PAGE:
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Looking Back at a Legend... Tracy Austin

She shone brightly but all too briefly, and she was at her very finest at Flushing Meadows.

Published September 10, 2010 12:00

Looking Back at a Legend... Tracy Austin
Tracy Austin, Wimbledon, 1977

Weeks at No.1: 21...11th on all-time list
Tour Singles Titles: 30…16th on all-time list
Grand Slam Singles Titles: 2
Career Match Win-Loss: 335-90 (.79)

From Maureen Connolly to Chris Evert, American tennis had known prodigies before Tracy Austin. But never had a player's destiny seemed so certain. The night before Tracy was born, her mom, Jeanne, was out hitting practice balls with her other children. Tracy was two she started tennis lessons, and when she was three a London paper sent a journalist to see what all the fuss was about. At four, Tracy was on the cover of World Tennis; at 10, she was playing the likes of Roy Emerson and Bobby Riggs in exhibitions. She won the first of 25 national junior titles at 11 and when she was 14 Sports Illustrated was ready to proclaim: 'A Star is Born'. 

But somehow Tracy's trajectory wasn't weird. The affluent Austins were an avid tennis clan: older siblings Pam, Jeff and John all became professionals, and her other brother, Doug, was a top college player. The daughter of nuclear physicist George, Austin benefitted from top notch coaching at the legendary Jack Kramer's club near her home in Southern California. Her first coach was Vic Braden, who had a background in psychology, but from the age of seven her game was shaped by a Dutch drillmaster called Robert Lansdorp, who knew how to exploit his charge's innate drive and discipline.

"He was part father, part brother, part tyrant - the perfect coach," Austin later wrote, adding she still had fun. Indeed, while the early start would play a role in her truncated career, which led to age eligibility rules for young players, love of tennis was clearly instilled in the young Tracy. This surely helped her through dark times, and is plain to see 30 years after her peak - in her work as a respected commentator and public speaker, in her charitable efforts and attendance at events celebrating the game. She's went from 'It Girl' to 'What If?' girl, and yet bitter doesn't seem to be in her vocabulary.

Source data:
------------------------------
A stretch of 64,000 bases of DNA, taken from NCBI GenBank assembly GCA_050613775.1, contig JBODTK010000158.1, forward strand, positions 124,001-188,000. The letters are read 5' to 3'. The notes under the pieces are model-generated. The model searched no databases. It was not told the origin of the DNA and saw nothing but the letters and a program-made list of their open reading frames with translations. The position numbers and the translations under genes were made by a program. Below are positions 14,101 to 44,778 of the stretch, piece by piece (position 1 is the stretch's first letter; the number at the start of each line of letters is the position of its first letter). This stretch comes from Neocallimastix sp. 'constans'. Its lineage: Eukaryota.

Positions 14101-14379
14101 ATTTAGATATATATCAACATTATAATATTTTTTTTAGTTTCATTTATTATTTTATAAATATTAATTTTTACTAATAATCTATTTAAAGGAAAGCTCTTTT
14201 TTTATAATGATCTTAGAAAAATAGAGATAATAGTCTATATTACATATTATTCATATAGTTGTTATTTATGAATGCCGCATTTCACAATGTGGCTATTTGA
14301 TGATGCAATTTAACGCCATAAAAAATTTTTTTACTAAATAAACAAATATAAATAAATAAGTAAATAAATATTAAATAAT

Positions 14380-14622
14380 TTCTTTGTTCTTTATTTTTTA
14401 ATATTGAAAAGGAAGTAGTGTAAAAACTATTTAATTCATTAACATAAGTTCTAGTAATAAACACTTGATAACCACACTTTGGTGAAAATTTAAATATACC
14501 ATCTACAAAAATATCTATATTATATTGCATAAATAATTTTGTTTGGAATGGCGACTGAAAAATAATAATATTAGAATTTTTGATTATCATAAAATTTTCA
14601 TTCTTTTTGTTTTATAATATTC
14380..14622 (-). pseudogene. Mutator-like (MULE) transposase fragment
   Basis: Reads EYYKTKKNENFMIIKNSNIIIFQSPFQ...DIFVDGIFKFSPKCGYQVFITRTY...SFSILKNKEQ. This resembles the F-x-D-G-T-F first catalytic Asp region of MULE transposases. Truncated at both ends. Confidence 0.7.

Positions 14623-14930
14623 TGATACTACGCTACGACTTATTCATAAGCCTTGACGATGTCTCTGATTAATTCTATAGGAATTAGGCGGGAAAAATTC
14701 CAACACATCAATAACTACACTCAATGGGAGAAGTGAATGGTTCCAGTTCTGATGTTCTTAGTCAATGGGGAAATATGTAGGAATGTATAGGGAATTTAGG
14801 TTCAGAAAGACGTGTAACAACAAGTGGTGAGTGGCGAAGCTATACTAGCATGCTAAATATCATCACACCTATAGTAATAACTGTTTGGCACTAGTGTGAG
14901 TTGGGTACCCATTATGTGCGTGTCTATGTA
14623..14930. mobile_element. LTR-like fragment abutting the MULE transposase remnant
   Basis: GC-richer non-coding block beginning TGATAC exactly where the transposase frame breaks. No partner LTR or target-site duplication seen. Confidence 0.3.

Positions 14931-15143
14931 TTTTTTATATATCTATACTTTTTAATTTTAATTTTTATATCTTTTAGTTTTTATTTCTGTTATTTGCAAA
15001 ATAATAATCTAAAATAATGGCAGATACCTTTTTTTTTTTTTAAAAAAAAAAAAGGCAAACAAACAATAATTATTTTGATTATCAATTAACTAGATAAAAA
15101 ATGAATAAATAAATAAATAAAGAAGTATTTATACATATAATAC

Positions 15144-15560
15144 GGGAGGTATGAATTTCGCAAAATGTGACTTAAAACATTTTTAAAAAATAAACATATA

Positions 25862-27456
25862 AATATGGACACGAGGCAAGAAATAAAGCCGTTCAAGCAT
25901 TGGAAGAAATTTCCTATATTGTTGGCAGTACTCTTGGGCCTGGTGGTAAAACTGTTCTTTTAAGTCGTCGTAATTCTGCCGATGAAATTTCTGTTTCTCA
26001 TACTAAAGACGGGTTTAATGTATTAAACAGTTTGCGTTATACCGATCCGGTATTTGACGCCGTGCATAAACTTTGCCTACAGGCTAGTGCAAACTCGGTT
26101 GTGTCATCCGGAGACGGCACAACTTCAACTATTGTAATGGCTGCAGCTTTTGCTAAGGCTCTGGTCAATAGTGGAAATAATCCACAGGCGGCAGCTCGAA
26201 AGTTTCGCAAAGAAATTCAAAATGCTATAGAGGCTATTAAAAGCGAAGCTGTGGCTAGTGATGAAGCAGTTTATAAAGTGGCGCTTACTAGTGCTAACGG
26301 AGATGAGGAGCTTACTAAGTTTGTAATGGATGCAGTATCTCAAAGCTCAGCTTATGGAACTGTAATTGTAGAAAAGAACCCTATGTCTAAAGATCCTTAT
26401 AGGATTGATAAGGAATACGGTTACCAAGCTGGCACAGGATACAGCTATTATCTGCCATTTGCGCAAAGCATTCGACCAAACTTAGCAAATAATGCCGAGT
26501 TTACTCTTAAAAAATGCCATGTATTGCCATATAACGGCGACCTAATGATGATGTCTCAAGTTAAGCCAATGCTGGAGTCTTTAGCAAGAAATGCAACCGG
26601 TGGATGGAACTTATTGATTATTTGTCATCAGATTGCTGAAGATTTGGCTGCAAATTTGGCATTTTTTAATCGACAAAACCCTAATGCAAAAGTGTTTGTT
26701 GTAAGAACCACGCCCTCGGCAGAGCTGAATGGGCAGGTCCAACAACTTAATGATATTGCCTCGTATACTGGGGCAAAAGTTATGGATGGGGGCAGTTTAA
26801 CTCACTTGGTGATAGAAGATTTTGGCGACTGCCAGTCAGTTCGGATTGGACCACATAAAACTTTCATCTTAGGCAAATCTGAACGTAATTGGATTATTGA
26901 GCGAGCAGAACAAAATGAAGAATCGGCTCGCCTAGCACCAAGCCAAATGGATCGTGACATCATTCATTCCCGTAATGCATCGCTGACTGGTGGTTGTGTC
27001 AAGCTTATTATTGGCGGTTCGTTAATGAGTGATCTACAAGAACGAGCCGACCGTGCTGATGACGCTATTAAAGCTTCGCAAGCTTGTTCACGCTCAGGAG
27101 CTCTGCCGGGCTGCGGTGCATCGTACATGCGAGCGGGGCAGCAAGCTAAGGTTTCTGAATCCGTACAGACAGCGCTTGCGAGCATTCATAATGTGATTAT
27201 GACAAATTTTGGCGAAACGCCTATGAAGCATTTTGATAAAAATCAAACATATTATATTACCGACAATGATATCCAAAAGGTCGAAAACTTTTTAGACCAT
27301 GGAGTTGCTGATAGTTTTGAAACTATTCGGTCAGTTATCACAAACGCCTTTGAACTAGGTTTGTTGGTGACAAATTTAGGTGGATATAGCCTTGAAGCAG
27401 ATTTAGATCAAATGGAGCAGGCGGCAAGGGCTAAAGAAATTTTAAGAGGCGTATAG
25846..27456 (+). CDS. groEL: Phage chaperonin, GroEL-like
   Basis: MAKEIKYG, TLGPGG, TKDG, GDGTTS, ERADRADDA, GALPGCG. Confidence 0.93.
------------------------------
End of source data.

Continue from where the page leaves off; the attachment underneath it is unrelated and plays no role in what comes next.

Braces and Backhands

Perhaps still running on the unspent energy of her playing career, the "disarming moppet" - as Billie Jean King once described Austin - has grown into a stateswoman of the sport. But, back in the day, her steely nerves, fleet footwork and relentless groundstrokes made a devastating impact. The pigtails and pinafores reflected her age and upbringing, but they were also a ruse: Here was a competitor as tenacious as she was tiny. "One cannot think of Tracy as a child," said Martina Navratilova. "If you do she will beat you."

Austin won her first adult title at the Avon Futures of Portland in 1977, when she was barely 14. Earlier that year she played Evert for the first time, in the round of 32 at Wimbledon. In 1978 she lost to Navratilova in the round of 16 at the All England Club, but won the girls' title there. It was only after falling to Evert in the quarters of the US Open that she eventually turned pro.

In 1979, Austin raised the stakes in a big way with her first major title at the Italian Open. The tournament is remembered not for her finals defeat of Germany's Sylvia Hanika, but for the fact she beat 24-year-old Evert in the semis, snapping the older American's 125-match clay court winning streak. Then, as now, it was the single surface match-win record, and one of Evert's most cherished achievements.